Four-day exposure of the monocytes to TGF-β1 or IFN-γ resulted in large elevations in all 4 phox peptides (Figure 4). PMA, a stimulator of monocyte/macrophage differentiation, also elevated these peptides, but to a lesser extent. TGF-β1, IFN-γ, and PMA also elevated the levels of mRNAs encoding gp91phox and p67phox (please see online Figure II, available at http://www.ahajournals.org), implicating transcriptional activation in their regulation. The inability of these agents to increase mRNAs encoding p22phox and p47phox suggests that posttranscriptional mechanisms increase their peptide levels. There were, at most, only small changes in thymosin-β10 mRNA levels, but L7 mRNA levels were reduced, consistent with monocyte to macrophage differentiation.21
Regulation of Phox Subunits in iSMCs
Because TGF-β1 and IFN-γ elevated the 4 key phox peptides critical for cytochrome b558–dependent NAD(P)H oxidase activity in macrophages, we investigated whether these 2 cytokines might also influence the expression of phox peptides in the human aortic iSMCs, particularly gp91phox and p67phox. TGF-β1 has been reported to elevate p22phox and superoxide anion generation in human aortic SMCs,24 whereas p47phox is upregulated by thrombin.25 TGF-β1 and IFN-γ increased the expression of gp91phox, the 91-kDa form that is known to be extensively glycosylated; the increase with IFN-γ was ≈2-fold (Figure 5). The expression of p67phox peptide was elevated to a similar extent by IFN-γ; TGF-β1 was less effective (please see online Figure III, available at http://www.ahajournals.org).
Our findings indicate for the first time that iSMCs and macrophages express the phox peptides that constitute cytochrome b558–dependent NAD(P)H oxidase in human aortic atherosclerotic lesions, with expression increasing with lesion severity. The high expression of gp91phox relative to its homologues in fibrofatty lesions (Thox1, Nox4, and Nox1) indicates that cytochrome b558–dependent NAD(P)H oxidase is a major contributor to ROS generation. TGF-β1 and IFN-γ upregulate its expression in iSMCs and macrophages. The expression in aortic lesions of Thox1, a novel multidomain oxidase with an ectoperoxidase domain,16 which cannot substitute for gp91phox in phagocytic NAD(P)H oxidase,26 and the expression of Nox4 provide evidence for the presence of additional unique NAD(P)H oxidases in iSMCs that can also contribute to ROS generation.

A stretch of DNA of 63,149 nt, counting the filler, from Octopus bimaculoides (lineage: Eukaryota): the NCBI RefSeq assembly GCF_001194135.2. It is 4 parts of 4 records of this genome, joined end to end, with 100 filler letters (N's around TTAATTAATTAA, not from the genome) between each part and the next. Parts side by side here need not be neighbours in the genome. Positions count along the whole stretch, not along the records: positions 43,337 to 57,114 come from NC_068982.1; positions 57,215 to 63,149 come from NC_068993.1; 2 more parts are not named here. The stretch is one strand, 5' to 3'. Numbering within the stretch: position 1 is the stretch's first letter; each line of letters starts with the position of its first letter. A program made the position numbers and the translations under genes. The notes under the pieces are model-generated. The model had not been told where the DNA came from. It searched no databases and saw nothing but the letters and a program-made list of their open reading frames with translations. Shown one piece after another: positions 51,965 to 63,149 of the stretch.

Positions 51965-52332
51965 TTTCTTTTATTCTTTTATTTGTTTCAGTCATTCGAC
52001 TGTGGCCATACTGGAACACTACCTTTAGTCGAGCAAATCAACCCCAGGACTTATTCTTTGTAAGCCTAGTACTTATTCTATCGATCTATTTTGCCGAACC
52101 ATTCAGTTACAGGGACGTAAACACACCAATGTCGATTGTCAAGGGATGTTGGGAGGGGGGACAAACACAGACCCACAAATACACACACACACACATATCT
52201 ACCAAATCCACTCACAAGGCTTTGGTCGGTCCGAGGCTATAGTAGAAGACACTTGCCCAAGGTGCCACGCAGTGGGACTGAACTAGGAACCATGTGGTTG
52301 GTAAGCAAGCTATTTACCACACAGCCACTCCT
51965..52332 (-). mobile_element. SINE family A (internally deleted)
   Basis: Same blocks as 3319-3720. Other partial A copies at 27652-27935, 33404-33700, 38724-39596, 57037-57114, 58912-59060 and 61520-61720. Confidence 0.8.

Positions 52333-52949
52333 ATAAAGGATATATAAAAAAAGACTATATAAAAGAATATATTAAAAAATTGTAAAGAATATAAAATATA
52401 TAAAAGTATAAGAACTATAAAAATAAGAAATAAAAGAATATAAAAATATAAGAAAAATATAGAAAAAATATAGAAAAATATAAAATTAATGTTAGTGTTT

It has been proposed that Nox4 and not gp91phox is the major gp91phox homologue expressed by SMCs in atherosclerotic lesions.27 These investigators27 used cultured coronary artery SMC lines, colocalization with p22phox, and correlations with SMC and macrophage markers to assess the expression of gp91phox homologues by SMCs within lesions. Although the present study also indicates that Nox4 is expressed by SMCs within aortic media and in atherosclerotic lesions, gp91phox appears to be the major homologue expressed by the iSMCs in aortic lesions. The expression of gp91phox by iSMCs is apparent only in regions containing fatty streaks and fibrofatty lesions, suggesting that specific cytokines/growth factors regulate its expression. Our findings suggest that TGF-β1 and IFN-γ contribute to this elevated expression. Why iSMCs within atherosclerotic lesions express multiple gp91phox homologues is not immediately apparent. Predictions of their locations within cells, based on the amino acids that encode protein-sorting signals and localization sites (PSORT Program, available at http://psort.ims.u-tokyo.acjp/), localize Nox4 predominantly to the endoplasmic reticulum and Thox1 primarily to the plasma membrane. On the basis of these predicted locations, it is tempting to speculate that ROS produced by a Nox4-dependent NAD(P)H oxidase may primarily modulate intracellular cell signaling processes, whereas Thox1 contributes more to ROS in the extracellular environment. In Caenorhabditis elegans, Thox1 catalyzes the cross-linking of tyrosine residues that stabilize its cuticular extracellular matrix.16 It is probable that the Thox1-dependent NAD(P)H oxidase within human atherosclerotic lesions also catalyzes the cross-linking of tyrosine to dityrosines during LDL oxidation with tyrosyl radicles.28 Macrophage cytochrome b558–dependent NAD(P)H oxidase also participates in LDL oxidation.3